Walking the halls of the hospital was about the only chance Sinclair had to exercise, excepting his regular visits to the therapy room. He had a “walker” very much like the kind that little children or old men use, an aluminum frame that encircled him and gave him support between strides. There were springs within the wheel housings that provided sufficient resilience to accommodate his body weight and at the same time pushed the frame away from the floor as Sinclair adjusted his balance between steps. If he should move the walker ahead to fast the wheels would lock into place automatically.
He got to roam about anywhere he wanted as long as he didn’t exit the hospital grounds. He particularly enjoyed the sidewalk that led behind the service area. There were some large old pecan trees that had escaped all of man’s attempts to eradicate them. The expansive parking lot had grown around them, leaving each with a portion of breathable ground; massive ornamental iron gratings protected each hallowed plot.
Twice a week the yard man would place canisters of fresh chrysanthemums along the red brick pathway that snaked its way around the trees. It was like a concrete oriental garden. As Sinclair would scoot along, always mindful of exactly how many steps he had taken in his effort to regain full use of his legs, the breeze rushing by the leaves acted as a tranquilizer. He was able to enjoy the beauty that was all around him. He would look up as jets streaked on their last leg toward Hobby Airport. The thundering of the engines as they began to power down was exhilarating.
Once, after having been to a Cub’s game in Chicago, he and Bev had flown over basically the same path and they were able to identify many of the ground locations. He didn’t really like to fly, but the ability to do so was high on his list of marvelous wonders. The perspective from the air was a humbling experience. It forced him to realize how small men’s works were in comparison to the world.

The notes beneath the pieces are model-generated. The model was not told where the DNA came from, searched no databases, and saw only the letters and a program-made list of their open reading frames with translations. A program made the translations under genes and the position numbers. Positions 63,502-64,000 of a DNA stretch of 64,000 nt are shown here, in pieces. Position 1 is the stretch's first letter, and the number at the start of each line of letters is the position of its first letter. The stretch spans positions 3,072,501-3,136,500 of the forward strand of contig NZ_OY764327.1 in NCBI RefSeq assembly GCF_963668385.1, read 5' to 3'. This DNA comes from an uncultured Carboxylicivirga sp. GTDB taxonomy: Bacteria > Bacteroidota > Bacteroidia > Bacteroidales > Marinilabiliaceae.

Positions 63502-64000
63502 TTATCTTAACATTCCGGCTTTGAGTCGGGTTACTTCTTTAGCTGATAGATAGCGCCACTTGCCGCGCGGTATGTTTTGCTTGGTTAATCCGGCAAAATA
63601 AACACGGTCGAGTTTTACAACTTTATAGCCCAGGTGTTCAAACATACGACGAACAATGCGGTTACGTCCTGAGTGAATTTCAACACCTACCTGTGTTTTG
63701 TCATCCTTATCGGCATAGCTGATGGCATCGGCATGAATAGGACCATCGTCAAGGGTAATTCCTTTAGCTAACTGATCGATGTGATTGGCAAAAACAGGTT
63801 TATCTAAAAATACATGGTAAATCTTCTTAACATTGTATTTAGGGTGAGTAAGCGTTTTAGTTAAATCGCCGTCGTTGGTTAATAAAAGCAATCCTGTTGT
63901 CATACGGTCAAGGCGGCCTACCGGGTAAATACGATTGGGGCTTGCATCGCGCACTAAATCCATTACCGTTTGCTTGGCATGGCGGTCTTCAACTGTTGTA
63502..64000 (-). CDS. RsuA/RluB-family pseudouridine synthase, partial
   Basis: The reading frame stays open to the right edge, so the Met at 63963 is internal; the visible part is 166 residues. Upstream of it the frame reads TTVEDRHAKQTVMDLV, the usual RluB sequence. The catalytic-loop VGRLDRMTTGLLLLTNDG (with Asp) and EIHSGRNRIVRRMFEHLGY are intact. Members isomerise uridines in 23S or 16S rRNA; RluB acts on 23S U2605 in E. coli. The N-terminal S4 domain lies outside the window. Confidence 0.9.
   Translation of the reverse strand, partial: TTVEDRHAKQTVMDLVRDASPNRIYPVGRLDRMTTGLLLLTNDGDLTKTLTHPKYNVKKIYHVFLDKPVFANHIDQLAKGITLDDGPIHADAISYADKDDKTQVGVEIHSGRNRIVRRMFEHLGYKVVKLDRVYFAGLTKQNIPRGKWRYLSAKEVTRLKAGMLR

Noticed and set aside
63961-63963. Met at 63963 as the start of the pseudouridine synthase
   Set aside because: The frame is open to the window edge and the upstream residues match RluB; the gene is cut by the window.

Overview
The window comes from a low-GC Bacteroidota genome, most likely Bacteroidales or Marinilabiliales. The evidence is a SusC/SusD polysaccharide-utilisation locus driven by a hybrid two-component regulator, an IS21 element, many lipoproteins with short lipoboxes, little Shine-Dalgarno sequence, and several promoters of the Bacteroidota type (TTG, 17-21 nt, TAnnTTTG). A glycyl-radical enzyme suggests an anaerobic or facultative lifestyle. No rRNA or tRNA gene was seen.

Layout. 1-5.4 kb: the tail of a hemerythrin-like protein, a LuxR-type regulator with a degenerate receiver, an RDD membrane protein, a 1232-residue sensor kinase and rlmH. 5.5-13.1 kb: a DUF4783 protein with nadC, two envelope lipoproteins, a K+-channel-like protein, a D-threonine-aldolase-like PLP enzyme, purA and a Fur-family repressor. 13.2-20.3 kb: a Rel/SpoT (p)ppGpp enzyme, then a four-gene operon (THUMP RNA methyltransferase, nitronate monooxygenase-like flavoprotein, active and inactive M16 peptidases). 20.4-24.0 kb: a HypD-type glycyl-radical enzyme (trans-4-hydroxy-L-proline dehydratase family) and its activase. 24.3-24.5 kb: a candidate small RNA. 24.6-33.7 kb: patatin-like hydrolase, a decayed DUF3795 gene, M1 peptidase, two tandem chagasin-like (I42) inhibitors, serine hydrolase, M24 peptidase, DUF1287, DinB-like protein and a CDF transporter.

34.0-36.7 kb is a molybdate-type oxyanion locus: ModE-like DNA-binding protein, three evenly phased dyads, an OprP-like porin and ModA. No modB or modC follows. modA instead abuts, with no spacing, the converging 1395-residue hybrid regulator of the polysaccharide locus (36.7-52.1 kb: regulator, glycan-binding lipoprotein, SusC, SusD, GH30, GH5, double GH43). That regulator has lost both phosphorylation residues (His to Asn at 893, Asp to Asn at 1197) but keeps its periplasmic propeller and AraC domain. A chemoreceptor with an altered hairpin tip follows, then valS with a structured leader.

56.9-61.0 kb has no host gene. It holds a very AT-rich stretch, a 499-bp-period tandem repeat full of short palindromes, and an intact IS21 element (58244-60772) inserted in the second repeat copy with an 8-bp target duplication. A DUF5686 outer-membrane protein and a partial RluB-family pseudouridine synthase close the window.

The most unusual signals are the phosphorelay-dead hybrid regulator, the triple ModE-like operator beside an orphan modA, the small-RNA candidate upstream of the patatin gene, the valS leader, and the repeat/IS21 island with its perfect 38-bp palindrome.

A thoughtless individual had tossed a cigar butt to the ground defiling the spirit that resided there. The pale greenish brown stub had also been “heeled”, leaving a stain of soot on the stark white concrete. Sinclair was reminded of the many times he had seen Pecaw reach down to pick up a discarded candy wrapper or a soda can as he walked through the courtyard of their apartments in New York. It was not enough to have yard men and janitors, it was important that everyone do his part. Sinclair was prompted to retrieve it; but was painfully reminded of his body’s limited ability to respond. For a moment he was stymied, unable to figure out how to accomplish the simple act of bending; in the therapy room pool it had been so easy.
“Well . . . are you going to stand there the rest of the day or what?” He turned slowly to see who was harassing him; the voice was familiar. Eva was standing at the rear entrance to the hospital watching to see what he was about to do. She had taken off a little early to take her car in for repairs before the shop closed. The motor had developed a menacing noise. The employee’s parking lot was on the other side of the air ambulance landing pad. Her genuine concern echoed in her tone, it was not sarcastic or harsh. It was more like soft laughter that made him feel better.
“Oh . . , ah . . , I was just trying to figure out whether that was a domestic or an imported variety of cigar.” Blushing, but at such a distance that it could not be seen, “I think its terrible that someone would mess up such a beautiful garden.” Many times on her way into work she had walked the short brick path from her car to the back door; not once had she thought of it as a garden. Letting the words bounce around for a moment and at the same time pausing to look around, Eva had to admit that it truly was a fine garden. It bothered her that she had never appreciated it before.
“See there . . .”, pointing with his index finger, “ . . .over there, just past the light pole?” Sinclair had spotted one of the community cats; one that all the nurses liked to feed and take care of. The furry white cat was crouched low on its belly behind some creeping jasmine; stalking a small green lizard. The short wait was fruitful as the cat’s lightning fast paws reached out and snared it. The cat’s tail whipped back and forth in triumph as it carried the prize off in its mouth. The garden was full of interesting sights, for those willing to watch.
“How terrible, that poor little thing!” Eva did not enjoy seeing the cat destroying the lizard with such enthusiasm.